Video 'American Troops' in Russia Despite Tensions

    Historic battle re-enactment is a niche hobby with a fair number of adherents in Russia where past military victories are played-up by the Kremlin as a show of national strength. But, one group of World War II re-enactors in Moscow has the rare distinction of choosing to play western ally troops. VOA's Daniel Schearf explains.
    Video

    Video Experts: Very Few Killed in US Gun Violence Are Victims of Mass Shootings

    The deadly shooting at a Florida nightclub has reignited the debate in the U.S. over gun control. Although Congress doesn't provide government health agencies funds to study gun violence, public health experts say private research has helped them learn some things about the issue. VOA's Carol Pearson reports.
    Video

    Video Trump Unleashes Broadside Against Clinton to Try to Ease GOP Doubts

    Recent public opinion polls show Republican Donald Trump slipping behind Democrat Hillary Clinton in the presidential election matchup for November. Trump trails her both in fundraising and campaign organization, but he's intensifying his attacks on the former secretary of state. VOA National Correspondent Jim Malone reports.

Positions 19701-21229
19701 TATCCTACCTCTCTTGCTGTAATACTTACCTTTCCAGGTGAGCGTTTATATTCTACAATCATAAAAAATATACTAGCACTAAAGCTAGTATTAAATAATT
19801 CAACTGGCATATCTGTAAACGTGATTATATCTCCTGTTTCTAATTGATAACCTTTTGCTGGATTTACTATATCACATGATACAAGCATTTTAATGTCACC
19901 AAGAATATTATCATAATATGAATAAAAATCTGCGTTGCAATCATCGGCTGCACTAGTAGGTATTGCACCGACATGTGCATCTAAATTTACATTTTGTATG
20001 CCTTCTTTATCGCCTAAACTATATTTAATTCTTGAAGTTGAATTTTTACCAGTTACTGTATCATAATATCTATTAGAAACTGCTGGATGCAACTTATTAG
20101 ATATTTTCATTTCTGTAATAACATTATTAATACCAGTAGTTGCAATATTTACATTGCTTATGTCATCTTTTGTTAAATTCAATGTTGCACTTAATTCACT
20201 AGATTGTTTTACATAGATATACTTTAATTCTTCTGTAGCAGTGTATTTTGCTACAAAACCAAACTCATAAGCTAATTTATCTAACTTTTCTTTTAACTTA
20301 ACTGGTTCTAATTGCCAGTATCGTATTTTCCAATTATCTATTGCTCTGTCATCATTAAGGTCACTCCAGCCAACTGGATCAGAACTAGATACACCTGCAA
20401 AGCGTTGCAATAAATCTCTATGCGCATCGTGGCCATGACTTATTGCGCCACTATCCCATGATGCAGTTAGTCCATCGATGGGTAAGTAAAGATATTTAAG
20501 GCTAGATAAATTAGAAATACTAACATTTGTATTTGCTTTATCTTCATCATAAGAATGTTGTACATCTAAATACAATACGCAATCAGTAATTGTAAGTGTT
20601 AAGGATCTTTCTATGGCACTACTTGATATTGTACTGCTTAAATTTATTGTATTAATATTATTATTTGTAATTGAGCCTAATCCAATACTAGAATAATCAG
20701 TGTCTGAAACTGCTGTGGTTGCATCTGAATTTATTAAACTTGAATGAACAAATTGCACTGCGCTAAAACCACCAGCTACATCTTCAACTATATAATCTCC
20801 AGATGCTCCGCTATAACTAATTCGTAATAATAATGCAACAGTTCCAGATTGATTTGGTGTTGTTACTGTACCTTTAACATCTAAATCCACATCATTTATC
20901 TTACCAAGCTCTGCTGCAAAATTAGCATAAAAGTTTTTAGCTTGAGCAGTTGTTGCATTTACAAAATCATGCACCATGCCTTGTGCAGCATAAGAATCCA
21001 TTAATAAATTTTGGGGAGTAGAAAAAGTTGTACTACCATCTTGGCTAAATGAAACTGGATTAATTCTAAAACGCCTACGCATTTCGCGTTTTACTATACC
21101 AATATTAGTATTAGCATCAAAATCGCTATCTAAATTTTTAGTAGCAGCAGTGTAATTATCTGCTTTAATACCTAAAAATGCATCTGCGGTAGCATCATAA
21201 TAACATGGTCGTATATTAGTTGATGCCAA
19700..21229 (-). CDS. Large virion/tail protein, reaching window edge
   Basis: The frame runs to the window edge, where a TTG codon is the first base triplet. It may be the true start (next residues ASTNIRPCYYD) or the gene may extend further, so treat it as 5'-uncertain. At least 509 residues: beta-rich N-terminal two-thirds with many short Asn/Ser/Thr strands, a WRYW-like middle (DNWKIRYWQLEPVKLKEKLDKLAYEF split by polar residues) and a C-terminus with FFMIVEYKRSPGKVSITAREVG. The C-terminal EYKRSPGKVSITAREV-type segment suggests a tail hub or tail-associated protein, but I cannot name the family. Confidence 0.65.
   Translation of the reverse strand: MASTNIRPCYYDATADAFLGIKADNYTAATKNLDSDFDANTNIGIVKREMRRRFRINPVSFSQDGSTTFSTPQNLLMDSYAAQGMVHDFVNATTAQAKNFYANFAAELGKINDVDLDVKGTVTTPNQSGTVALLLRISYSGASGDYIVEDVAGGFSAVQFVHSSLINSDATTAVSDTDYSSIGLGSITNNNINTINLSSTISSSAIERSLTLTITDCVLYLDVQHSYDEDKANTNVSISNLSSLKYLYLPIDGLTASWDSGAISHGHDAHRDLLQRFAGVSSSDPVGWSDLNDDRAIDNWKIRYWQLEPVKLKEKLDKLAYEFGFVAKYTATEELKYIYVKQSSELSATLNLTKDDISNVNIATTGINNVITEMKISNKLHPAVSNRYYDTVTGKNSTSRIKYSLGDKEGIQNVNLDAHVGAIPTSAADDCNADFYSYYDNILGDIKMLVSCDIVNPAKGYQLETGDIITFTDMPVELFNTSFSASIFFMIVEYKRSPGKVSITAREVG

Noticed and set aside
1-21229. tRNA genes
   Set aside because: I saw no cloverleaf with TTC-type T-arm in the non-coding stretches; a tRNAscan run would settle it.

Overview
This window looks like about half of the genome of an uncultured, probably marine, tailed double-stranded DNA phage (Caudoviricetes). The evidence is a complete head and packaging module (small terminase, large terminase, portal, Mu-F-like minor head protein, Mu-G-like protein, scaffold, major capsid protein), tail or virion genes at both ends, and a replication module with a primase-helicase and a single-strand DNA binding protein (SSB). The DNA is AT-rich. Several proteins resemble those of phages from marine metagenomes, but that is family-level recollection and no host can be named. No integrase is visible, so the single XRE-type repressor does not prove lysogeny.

Video

    Video Muslim American Mayor Calls for Tolerance

    Syrian-born Mohamed Khairullah describes himself as "an American mayor who happens to be Muslim." As the three-term mayor of Prospect Park, New Jersey, he believes his town of 6,000 is an example of how ethnicity and religious beliefs should not determine a community's leadership. Ramon Taylor has this report from Prospect Park.
    Video

    Video Internal Rifts Over Syria Policy Could Be Headache for Next US President